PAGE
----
• MacRuby doesn’t require you to learn Objective-C in order to develop Cocoa apps. (you just need to understand Obj-C selectors)

What’s coming up?

The current version of MacRuby (today being the 27th of May 2009) is version 0.4. You might have heard of things about MacRuby crazy performance, LLVMAOT compilationAOT compilation etc… This is all happening in the ‘experimental’ branch.

What’s going on is that up to MacRuby 0.5, MR was  using YARV (Ruby 1.9 interpreter) on top of Obj-C and which obviously limited MacRuby’s  to YARV’s performance. After RubyConf 2008, Laurent Sansonetti, MacRuby’s lead developer, decided to try removing YARV to only keep its AST and experiment with using LLVM instead of the 1.9 interpreter.

This switch turned out to be very promising and was noticed right away by influential people such as IBM’s Antonio Cangiano. Since then, performance and compatibility have increased. Laurent even started working on an Ahead Of Time (AOT) compiler: What’s really impressive is that in this specific example (Fibonacci sequence), MacRuby’s compiled code is faster than Objective-C! But let’s not jump the gun. First this is a very very early prototype and most of your apps won’t be using Fib. sequences ;) In this case, MacRuby’s recursive method dispatch is faster but again, this is just a proof of concept and even though MacRuby is getting close to Obj-C speed, it’s still far from matching Obj-C’s impressive performance.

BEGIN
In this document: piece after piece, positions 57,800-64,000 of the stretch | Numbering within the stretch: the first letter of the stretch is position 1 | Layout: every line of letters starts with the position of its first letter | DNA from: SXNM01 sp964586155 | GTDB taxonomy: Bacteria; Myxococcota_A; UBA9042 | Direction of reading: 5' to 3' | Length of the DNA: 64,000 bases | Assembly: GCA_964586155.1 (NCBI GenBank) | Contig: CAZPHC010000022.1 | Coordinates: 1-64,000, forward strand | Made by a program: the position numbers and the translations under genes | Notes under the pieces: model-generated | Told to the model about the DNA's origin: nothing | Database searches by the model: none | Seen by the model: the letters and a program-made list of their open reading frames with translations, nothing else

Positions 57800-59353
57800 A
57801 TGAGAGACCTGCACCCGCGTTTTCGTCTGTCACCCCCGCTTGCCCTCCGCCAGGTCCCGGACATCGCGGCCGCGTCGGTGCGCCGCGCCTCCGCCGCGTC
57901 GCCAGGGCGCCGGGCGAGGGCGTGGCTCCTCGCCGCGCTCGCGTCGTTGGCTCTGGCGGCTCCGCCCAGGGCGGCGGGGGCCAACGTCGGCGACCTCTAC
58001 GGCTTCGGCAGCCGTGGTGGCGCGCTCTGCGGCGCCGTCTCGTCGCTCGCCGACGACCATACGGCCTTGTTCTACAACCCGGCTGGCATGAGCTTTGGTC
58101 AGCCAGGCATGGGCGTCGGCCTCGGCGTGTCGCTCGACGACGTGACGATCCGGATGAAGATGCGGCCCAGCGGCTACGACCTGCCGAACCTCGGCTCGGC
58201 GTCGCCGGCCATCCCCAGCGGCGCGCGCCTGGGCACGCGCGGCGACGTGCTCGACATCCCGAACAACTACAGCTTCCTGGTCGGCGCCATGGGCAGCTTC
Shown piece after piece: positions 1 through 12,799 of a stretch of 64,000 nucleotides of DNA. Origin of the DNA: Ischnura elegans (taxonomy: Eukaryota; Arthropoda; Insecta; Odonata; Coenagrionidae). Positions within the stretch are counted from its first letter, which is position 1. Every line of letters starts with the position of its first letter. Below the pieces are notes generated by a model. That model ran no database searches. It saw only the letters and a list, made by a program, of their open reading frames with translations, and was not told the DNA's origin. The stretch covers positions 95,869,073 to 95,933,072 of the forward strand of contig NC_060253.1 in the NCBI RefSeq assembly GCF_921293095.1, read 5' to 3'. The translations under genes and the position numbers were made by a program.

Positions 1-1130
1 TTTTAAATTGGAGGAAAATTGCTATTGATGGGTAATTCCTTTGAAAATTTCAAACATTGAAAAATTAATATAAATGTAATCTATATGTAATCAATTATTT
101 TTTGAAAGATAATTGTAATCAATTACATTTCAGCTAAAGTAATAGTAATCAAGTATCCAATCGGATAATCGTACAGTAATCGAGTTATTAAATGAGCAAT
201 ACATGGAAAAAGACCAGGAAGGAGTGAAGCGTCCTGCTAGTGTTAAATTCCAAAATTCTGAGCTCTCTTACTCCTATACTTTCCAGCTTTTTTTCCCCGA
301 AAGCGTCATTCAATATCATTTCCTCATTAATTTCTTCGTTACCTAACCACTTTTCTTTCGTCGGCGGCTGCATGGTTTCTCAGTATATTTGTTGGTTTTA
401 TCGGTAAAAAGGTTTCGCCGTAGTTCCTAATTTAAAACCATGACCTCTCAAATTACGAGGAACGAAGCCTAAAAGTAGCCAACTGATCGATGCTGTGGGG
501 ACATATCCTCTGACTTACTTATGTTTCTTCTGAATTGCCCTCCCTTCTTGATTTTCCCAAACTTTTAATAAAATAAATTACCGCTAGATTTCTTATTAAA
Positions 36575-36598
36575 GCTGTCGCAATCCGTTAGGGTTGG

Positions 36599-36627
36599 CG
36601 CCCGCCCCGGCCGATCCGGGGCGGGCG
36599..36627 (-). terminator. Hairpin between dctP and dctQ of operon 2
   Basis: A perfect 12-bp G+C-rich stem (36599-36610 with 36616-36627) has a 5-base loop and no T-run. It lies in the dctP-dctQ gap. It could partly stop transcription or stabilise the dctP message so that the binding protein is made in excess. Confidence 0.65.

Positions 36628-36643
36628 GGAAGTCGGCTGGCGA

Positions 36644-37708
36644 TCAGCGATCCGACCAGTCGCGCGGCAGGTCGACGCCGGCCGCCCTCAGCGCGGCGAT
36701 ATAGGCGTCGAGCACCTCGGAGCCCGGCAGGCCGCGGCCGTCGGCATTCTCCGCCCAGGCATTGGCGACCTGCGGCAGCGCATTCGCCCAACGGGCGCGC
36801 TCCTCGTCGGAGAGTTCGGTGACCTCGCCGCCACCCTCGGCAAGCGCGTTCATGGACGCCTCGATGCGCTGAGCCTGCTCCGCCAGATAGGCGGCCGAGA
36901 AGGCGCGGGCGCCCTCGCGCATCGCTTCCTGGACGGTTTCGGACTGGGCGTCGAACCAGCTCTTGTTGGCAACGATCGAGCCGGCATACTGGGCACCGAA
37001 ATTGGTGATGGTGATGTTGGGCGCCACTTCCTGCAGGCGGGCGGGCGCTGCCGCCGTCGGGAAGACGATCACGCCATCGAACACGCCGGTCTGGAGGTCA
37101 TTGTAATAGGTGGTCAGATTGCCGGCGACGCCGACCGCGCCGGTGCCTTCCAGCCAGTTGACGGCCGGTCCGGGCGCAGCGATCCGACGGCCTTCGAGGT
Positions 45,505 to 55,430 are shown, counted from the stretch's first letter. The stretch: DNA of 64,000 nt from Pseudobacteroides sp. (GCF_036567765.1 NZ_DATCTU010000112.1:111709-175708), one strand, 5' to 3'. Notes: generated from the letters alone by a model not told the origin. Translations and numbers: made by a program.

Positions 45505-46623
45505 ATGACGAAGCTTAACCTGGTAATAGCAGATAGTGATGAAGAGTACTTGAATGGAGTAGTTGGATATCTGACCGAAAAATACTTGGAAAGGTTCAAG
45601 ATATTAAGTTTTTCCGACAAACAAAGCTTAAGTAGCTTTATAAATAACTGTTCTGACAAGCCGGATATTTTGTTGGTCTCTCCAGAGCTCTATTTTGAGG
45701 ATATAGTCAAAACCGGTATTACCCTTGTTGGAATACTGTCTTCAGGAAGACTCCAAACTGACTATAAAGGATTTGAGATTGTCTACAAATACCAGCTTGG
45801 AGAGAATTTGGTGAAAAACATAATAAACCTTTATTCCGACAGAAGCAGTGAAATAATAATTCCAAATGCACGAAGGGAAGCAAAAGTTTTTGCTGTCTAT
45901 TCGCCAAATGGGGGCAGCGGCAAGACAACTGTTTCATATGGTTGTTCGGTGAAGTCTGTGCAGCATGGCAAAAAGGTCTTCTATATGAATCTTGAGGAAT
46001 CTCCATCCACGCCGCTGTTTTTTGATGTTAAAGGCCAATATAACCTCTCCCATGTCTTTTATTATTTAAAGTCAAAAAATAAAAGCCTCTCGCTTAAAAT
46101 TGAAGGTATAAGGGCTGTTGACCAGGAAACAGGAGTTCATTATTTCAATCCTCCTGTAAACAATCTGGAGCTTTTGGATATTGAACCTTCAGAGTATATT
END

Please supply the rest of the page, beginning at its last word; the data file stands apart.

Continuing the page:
What this basically means is that you will be able to compile your Ruby code down to binary code. Imagine, taking your Rails app and compiling it down to a binary file that you can just push to your server :) But really, what’s almost more important is that Ruby will get closer to Objective-C’s speed.

Why will MacRuby change the Ruby ecosystem?

As a web developer, getting better performance is great. But Ruby is already fast enough. Rails is faster than any PHP framework out there and when doing Merb’s benchmarks we proved that Ruby for the web can definitely be fast.

Now if MacRuby ends up running 3-7X faster than Ruby 1.9 (no one can tell for sure), existing Ruby developers will certainly be really pleased but it will probably affect more people outside of our community than within. Let’s face it, our community isn’t that big but it’s growing fast and people are mainly coming to Ruby for its web frameworks. But Ruby has much more than that to offer. Desktop applications, video games, scientific computation and even embedded apps. Apple is betting on Ruby probably because of the fact that they see the potential in the language itself.

Would people still use Java if Ruby is as fast/faster than Java? Probably! Would they think about using Ruby for their next project? I would certainly hope so!